At the coding camp hosted by the United Nations Economic Commission for Africa (UNECA) in Niamey, some 100 Nigerian girls between the ages of 12 and 25 are taking part.
The training, according to a statement posted on the UNECA website, was a component of its “Young African Women Connected Coding Camp” campaign.
According to UNECA, the purpose of the program was to increase people’s access to information and communication technology (ICT), give them a solid platform for success in their future work, business creation, or higher education, and create significant collaborations.
The Niger’s Minister of Post and New Information Technologies, Hassane Baraze, stated that it was crucial to promote vocational education, particularly among young ladies.
The training’s facilitator, Mr. Baraze, stressed the significance of operationalizing the abilities needed to inspire the girls’ creativity and inventiveness.
Technological skills can help women escape poverty by giving them access to middle- and upper-level positions.
High-potential women can use it as a stepping stone to advance, and it also closes the gender gap, according to him.
In Niger, 70% of the population lacks access to the Internet, according to Ngone Diop, Director of the UNECA Sub-Regional Office for West Africa.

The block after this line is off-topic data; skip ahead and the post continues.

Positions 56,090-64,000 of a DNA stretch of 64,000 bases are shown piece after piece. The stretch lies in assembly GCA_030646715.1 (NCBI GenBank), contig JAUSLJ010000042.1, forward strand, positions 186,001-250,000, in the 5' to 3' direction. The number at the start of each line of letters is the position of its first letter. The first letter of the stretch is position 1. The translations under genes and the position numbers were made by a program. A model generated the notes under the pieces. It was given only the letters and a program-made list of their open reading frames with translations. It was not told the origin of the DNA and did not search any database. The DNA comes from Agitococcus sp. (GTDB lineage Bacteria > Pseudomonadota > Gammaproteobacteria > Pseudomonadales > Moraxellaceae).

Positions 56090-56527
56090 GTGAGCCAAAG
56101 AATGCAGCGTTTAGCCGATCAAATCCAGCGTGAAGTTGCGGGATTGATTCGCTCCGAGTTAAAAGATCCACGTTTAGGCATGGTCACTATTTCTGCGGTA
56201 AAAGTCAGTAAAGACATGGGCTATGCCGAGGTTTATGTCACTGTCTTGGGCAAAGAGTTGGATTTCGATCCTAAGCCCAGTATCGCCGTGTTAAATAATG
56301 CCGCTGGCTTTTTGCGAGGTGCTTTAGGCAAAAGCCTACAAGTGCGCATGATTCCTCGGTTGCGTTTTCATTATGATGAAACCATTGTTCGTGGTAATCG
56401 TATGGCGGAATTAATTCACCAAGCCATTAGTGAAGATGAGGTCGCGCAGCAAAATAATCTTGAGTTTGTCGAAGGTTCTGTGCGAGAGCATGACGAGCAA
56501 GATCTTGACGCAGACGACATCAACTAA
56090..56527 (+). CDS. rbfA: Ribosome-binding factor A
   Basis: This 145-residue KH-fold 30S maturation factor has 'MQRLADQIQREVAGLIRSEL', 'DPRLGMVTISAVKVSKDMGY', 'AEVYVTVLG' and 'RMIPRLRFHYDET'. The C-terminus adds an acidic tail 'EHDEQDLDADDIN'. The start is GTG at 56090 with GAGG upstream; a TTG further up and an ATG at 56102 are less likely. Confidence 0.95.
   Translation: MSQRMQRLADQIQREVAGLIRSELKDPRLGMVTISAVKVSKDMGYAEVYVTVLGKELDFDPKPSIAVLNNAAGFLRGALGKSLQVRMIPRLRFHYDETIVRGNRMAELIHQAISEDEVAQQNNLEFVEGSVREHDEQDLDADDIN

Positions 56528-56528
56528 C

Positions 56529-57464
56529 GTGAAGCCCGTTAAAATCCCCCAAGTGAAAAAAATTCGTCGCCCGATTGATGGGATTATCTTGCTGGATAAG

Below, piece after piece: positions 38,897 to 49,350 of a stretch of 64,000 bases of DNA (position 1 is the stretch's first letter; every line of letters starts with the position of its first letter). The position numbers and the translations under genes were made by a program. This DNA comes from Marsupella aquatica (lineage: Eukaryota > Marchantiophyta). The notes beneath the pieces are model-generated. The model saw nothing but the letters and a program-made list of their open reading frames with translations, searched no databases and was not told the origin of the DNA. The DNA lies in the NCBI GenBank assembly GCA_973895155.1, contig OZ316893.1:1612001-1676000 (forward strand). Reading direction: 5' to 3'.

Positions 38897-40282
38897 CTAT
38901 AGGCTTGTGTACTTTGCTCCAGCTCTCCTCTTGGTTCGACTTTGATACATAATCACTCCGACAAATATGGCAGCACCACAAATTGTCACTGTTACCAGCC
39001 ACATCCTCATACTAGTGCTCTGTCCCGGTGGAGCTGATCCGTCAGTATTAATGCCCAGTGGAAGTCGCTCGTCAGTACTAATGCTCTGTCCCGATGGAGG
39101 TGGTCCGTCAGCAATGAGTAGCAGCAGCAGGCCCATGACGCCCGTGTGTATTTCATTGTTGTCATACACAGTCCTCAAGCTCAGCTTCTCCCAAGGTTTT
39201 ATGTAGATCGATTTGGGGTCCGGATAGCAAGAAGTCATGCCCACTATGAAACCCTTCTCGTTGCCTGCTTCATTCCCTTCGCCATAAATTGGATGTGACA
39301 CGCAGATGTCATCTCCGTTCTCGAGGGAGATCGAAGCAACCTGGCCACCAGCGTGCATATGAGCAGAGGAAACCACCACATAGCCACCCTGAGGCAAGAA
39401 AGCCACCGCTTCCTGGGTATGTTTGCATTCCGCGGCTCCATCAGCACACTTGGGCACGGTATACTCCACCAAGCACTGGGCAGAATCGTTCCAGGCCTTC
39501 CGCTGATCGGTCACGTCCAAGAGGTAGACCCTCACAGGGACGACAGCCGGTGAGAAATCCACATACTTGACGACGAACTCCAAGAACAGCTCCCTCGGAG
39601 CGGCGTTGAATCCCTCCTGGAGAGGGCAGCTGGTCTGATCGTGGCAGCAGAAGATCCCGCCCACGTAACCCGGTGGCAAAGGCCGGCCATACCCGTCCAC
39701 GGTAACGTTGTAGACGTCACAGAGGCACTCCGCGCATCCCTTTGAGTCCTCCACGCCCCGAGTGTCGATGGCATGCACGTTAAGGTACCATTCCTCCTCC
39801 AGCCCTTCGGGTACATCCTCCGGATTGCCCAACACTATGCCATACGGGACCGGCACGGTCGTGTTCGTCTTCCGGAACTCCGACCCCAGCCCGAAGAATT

Women, young people, and the elderly are included in this group of people who are not online, according to Ms. Diop.
More than ever, she argued, Africa needed to quicken its efforts in digital transformation by boosting young people’s involvement in STEAM (Science, Technology, Engineering, Arts, and Math) activities.
Since the initiative’s inception in 2019, according to Jean-Paul Adam, the director of technology, climate change, and natural resources at the UNECA, ECA has trained more than 20,000 young women and girls.
According to Mr. Adam, the UNECA has carried out 239 creative projects and presented 49 awards to the best prototypes created to address the socio-economic problems faced by the continent.
The technological topics covered at this coding camp for Nigerian females include robotics, the Internet of Things, and 3D printing.
As well as project creation, design thinking, and the role of women in STEAM, it also incorporates more general cognitive processes.
The Nigerian government and UN-WOMEN are working together to host the UNECA training.
The eighth iteration of the coding school for young girls in Africa, which began on February 20, is due to come to a close in Niamey, Niger, on March 1.
Many visitors, including members of the Parliament and the Ministers of Women’s Promotion and Child Protection and National Education, Allahoury Zourkaleini and Ibrahim Natatou, attended the event.